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TV's 'Wee Willie' Webber dies at 80

A host of children's shows from the 1950s to the '70s, he also got generations to tune in as a longtime DJ.

William W. Webber, 80, a fixture on Philadelphia radio and TV for more than 50 years, died of a heart attack Sunday at Penn Presbyterian Medical Center while awaiting heart surgery there later this week, said his son, William W. Jr. He lived on Rittenhouse Square.

Known as "Wee Willie" at 6-foot-5, Mr. Webber was a workhorse, a host of children's TV shows and a radio disc jockey, often on the same days.

In 1956, he became host of a Channel 6 two-hour morning cartoon show that ran into the '60s.

From 1965 to 1975, he hosted an after-school cartoon show on Channel 17.

And for three more years, his afternoon cartoon show was on Channel 48.

Mr. Webber was especially proud, his son said, of "his longevity in Philadelphia."

On local radio and TV stations, "people don't last very long. They tend to be in a market and then move on to another market."

Mr. Webber "wore well," his son said. More than that, "I think, he was proud of helping to raise a couple generations of kids with the kids' shows on Channels 6, 17, and 48."

In 1971, Rex Polier, TV critic for the Philadelphia Evening Bulletin, reported that Mr. Webber had added sports reporting to his repertoire as part of a half-hour show before Phillies games on Channel 17.

"He continues also as host of Channel 17's four-hour daily movie and cartoon afternoon kiddy bash," Polier wrote. "He will also continue his disc jockey show daily on WIP from 10 a.m. to 1 p.m."

Mr. Webber told Polier that he was glad of his broad appeal: "I talk to the kids and show them Astro Boy and the Three Stooges every afternoon. In the morning I talk to their mothers on radio and play middle-of-the-road music for them."

Mr. Webber was well aware he was fortunate to be working in the midst of the baby boomer generation.

"I love the population explosion," he told Polier. "Every time it explodes I get a whole new audience."

Before gaining fame in Philadelphia, Mr. Webber had some foreign dust on his boots.

He was born in Havana, where, his son said, "my grandfather was an engineer helping to pave the streets."

The family moved to the Bushwick section of Brooklyn, N.Y., and from 18 to 21, Mr. Webber worked for radio stations in Manhattan and Lancaster, his son said.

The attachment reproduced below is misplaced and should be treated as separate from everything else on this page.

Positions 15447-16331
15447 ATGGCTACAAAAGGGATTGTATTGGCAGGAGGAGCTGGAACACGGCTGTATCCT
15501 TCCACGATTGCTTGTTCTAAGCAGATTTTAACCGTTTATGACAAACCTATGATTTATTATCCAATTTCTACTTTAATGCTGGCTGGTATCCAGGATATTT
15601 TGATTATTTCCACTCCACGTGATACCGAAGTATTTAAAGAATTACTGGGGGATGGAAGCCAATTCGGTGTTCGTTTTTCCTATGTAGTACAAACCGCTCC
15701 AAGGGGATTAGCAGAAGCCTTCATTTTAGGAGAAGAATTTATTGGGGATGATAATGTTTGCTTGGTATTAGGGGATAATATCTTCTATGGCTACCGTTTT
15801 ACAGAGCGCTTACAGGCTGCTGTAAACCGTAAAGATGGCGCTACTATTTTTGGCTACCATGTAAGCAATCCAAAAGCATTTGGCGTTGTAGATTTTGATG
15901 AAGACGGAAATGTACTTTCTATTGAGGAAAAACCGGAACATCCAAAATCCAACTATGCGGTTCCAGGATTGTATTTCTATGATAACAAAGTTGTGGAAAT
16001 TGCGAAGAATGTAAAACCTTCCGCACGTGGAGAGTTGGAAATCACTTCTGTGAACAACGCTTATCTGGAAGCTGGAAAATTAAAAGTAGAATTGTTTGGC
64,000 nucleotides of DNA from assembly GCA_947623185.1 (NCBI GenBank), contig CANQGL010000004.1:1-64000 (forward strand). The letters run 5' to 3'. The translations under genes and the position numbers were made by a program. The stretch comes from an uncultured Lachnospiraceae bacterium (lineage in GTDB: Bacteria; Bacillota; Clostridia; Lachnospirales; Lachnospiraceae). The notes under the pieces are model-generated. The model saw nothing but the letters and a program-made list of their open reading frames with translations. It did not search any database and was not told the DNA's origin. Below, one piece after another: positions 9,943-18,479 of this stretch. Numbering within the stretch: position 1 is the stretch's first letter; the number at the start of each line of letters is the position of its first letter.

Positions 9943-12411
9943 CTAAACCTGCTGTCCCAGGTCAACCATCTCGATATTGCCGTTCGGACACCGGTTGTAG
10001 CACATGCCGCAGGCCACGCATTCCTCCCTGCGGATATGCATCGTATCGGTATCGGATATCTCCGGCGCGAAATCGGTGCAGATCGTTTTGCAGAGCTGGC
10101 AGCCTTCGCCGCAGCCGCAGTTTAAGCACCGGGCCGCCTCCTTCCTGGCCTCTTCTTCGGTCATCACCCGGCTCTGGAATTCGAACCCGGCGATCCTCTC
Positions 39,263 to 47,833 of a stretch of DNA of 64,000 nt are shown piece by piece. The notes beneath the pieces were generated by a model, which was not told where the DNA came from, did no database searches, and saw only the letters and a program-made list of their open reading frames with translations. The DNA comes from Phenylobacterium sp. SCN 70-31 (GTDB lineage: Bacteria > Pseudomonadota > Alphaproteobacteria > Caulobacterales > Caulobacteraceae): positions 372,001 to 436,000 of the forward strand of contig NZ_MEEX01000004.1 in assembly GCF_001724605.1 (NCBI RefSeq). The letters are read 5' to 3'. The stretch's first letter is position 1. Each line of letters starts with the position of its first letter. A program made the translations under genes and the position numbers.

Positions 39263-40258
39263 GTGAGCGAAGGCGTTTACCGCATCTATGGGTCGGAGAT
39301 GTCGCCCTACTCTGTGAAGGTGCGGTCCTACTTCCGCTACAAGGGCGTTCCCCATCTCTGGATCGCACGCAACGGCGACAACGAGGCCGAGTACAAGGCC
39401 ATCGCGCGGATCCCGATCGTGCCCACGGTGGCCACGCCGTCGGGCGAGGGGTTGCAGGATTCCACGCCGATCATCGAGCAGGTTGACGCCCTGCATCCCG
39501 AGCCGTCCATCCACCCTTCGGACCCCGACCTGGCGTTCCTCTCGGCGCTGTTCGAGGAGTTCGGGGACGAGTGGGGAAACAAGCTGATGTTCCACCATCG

While stationed in Japan as an Army mapmaker, Mr. Webber won an audition with Armed Forces Radio, with offices on Honshu, the island that includes Tokyo.

"He was nicknamed the Honshu Cowboy," his son said, "because he played country and western songs."

A Havana baby. A Honshu cowboy. Then, an American.

It was the military service that earned him U.S. citizenship, his son said, "because his father was British."

Broadcast Pioneer

In 1999, the Broadcast Pioneers of Philadelphia named Mr. Webber to its Hall of Fame. He was president of the organization from 2002-04 and board chairman from 2004-06. In 2006, the group named him its person of the year.

A biography on the website of the Pioneers, based on a 2005 interview, states that Mr. Webber began his Philadelphia career "as a summer relief announcer in 1954" at WFIL-AM and FM.

In 1956, he became a full-time announcer on Channel 6, where he was host of Breakfast Time, the two-hour children's show.

When he was on Channel 17, the Wee Willie Webber Colorful Cartoon Club ran from 3 to 6:30 p.m. And on Channel 48, his Kids Block ran from 4 to 7 p.m., the website states.

Before the good years, the website states, "he became known in the trade as 'Kiss of Death Webber.' "

In 1953, he was hired by WEEU-TV (Channel 33) in Reading, but "after a little more than a year, the station went broke, and Bill signed the station off the air."

In 1963, Mr. Webber joined Channel 3 in Philadelphia and hosted a quiz show that "was canceled to make room for a newcomer to Philadelphia, Mike Douglas," the website says.

And "it was Bill who played the last record on KYW Radio before it went all-news" in 1965.

'I love the town'

Mail rooms are the portals to many careers, and while taking classes at New York University after graduating from Bushwick High School, Mr. Webber began his career in 1948 at an FM radio station in New York City whose name is lost to memory.

The website's last entry, in 2005, had him at WPEN-AM from 1989 to 2005.

For the last three years, Mr. Webber had a records show on WHAT-AM five days a week and a Sunday afternoon show on WVLT-FM in Vineland, N.J., his son said.

Mr. Webber was also a prominent fund-raiser for Easter Seals and March of Dimes campaigns.

In 1971, he told Polier, "In my business, we're supposed to be 'floaters,' you know. But I hardly leave town from one year to another. . . .

"I love the town. I can't even begin to count the Thanksgiving Day parades I've been in."

Besides his son, Mr. Webber is survived by his wife, Constance; a daughter, Wendy Scheid; and four grandchildren.

Funeral arrangements were pending.